June 1, 2019

Market insights
Research Team

Trade war impacts

The most discussed topic of the last 18 months is by far the trade war between the United States (US) and China. In this piece, we look at four impacts the trade war has and will have on the global economy.

  1. US inflation
  2. Supply chain adjustments
  3. Soft commodities
  4. Rare earth elements

1.  United States Inflation

With the United States & China having implemented additional tariffs on goods traded between the countries, we have seen evidence that the price of these goods have already increased or will increase in the future due to higher input costs. Generally, if we experience inflation in a growing economy, it is generated from demand or demand-pull inflation. This occurs when aggregate demand in an economy outweighs the aggregate supply, causing prices to go up. Essentially, demand pull inflation is the result of strong consumer demand. In the current environment we have cost-push inflation, which occurs when prices increase due to rises in the cost of wages and raw material. Higher costs of production can decrease the aggregate supply in the economy. As aggregate demand hasn’t changed, the price increases from production are passed onto consumers, creating cost-push inflation.

By analysing the commentary of United States Steel Corporation and Coca Cola (a large producer and user of steel and aluminium) we can see direct evidence that their input costs have increased. US steel stated in their most recent financial report that iron ore and coking coal imported from China has increased. Coca Cola, a buyer of aluminium products, also noted in their most recent report that the cost of purchasing aluminium cans & lids has increased due to tariffs. Thus far, we are yet to see these input costs be passed onto consumers (due to companies bearing the reduction in their margins in the short term). It is likely that as the profitability of these corporation’s decline over an extended period of time, they will be forced to pass these costs onto consumers to maintain their profitability, which will result in higher prices.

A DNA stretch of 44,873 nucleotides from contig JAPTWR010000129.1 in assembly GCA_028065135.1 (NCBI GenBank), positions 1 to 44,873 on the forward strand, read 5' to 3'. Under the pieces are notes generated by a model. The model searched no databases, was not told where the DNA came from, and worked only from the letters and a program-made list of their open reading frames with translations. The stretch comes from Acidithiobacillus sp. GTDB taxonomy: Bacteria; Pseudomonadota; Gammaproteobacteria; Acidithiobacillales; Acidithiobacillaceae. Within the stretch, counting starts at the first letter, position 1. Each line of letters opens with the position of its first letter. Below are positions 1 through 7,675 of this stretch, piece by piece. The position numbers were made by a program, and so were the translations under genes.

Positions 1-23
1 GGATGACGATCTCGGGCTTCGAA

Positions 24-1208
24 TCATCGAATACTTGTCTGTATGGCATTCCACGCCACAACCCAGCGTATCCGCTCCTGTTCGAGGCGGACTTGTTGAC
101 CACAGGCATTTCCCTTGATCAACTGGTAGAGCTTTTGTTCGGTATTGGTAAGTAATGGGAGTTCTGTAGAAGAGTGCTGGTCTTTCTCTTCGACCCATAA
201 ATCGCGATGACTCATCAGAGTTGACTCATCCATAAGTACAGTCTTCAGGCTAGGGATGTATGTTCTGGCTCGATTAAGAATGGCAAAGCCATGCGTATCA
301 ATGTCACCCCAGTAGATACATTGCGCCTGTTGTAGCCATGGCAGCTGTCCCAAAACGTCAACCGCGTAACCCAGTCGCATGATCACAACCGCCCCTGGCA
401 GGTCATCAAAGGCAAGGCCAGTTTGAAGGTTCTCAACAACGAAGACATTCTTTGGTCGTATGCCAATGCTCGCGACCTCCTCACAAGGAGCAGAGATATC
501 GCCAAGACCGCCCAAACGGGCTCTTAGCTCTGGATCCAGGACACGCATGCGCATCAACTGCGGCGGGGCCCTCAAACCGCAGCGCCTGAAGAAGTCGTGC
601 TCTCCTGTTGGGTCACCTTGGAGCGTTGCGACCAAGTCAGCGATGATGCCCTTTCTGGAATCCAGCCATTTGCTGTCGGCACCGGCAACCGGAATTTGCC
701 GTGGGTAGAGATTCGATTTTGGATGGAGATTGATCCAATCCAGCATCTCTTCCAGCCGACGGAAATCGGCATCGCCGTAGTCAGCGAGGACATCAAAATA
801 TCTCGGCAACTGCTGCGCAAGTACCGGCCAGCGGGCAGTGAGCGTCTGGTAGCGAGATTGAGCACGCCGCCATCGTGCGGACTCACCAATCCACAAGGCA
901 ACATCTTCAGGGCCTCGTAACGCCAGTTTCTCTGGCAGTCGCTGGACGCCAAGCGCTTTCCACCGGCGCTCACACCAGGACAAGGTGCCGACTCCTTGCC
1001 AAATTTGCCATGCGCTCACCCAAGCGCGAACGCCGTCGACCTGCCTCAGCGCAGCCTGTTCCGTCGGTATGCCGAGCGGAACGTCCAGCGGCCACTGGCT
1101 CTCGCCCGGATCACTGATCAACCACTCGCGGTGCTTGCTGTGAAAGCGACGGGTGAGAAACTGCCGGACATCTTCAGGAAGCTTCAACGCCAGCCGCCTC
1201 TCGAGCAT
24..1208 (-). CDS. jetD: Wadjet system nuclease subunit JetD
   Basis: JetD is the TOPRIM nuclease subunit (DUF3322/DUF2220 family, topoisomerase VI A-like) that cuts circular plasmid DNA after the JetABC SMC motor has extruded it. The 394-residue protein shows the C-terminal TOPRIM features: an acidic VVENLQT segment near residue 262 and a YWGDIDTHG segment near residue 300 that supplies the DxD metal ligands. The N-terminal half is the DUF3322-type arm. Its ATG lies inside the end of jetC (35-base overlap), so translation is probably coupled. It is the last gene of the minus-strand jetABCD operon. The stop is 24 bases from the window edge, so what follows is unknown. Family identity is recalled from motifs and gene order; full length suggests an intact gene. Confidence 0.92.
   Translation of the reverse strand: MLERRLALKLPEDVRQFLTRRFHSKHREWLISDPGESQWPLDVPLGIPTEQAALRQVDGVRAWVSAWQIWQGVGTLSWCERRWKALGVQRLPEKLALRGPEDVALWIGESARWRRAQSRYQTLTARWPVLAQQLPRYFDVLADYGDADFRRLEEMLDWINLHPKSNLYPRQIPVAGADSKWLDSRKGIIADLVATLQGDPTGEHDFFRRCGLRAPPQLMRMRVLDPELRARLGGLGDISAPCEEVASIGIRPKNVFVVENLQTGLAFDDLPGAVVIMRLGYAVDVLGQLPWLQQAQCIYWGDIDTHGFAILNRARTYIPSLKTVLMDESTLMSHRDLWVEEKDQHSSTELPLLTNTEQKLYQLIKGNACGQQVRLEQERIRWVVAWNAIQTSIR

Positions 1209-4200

This increase in inflation, will add additional complexity to the United States Federal Reserve’s attempt to stimulate their slowing economy. The Federal Reserve have recently indicated they plan to cut interest rates. We anticipate that cutting rates to encourage spending in combination with a decrease in aggregate supply may cause an unanticipated upswing in US inflation.

2.  Supply Chain Adjustments

An interesting development of the trade war has been how other economies have benefited at the expense of the US and China. As tariffs are placed on Chinese goods, the US may import other goods from similar economies such as Vietnam or Taiwan. Although this substitution effect may be small in relation to the size of the US and China’s economies, the benefit from trade diversion can represent a material boost to the exports of these smaller economies.

The US has been imported approximately 12% less from China since the 2018 trade negotiations began. Vietnam’s exports have risen 38% in the first four months of 2019. This resulted in a 7.9% gain of its GDP. Similarly, Taiwan’s, South Korea’s and Bangladesh’s exports are up 22%, 17% and 13% respectively.

A report by Nomura titled ‘Exploring US and China trade diversion’ states that “US import substitution has benefited Vietnam, Taiwan and Korea in electronics products; Malaysia in semiconductors; and Korea and Mexico in motor vehicle parts. China’s import substitution, has led to beneficiaries in copper (Chile), soybeans (Argentina, Brazil, Chile and Canada); gold (Singapore, Hong Kong and South Africa); natural gas (Malaysia, Australia); and aircraft (France and Germany)”.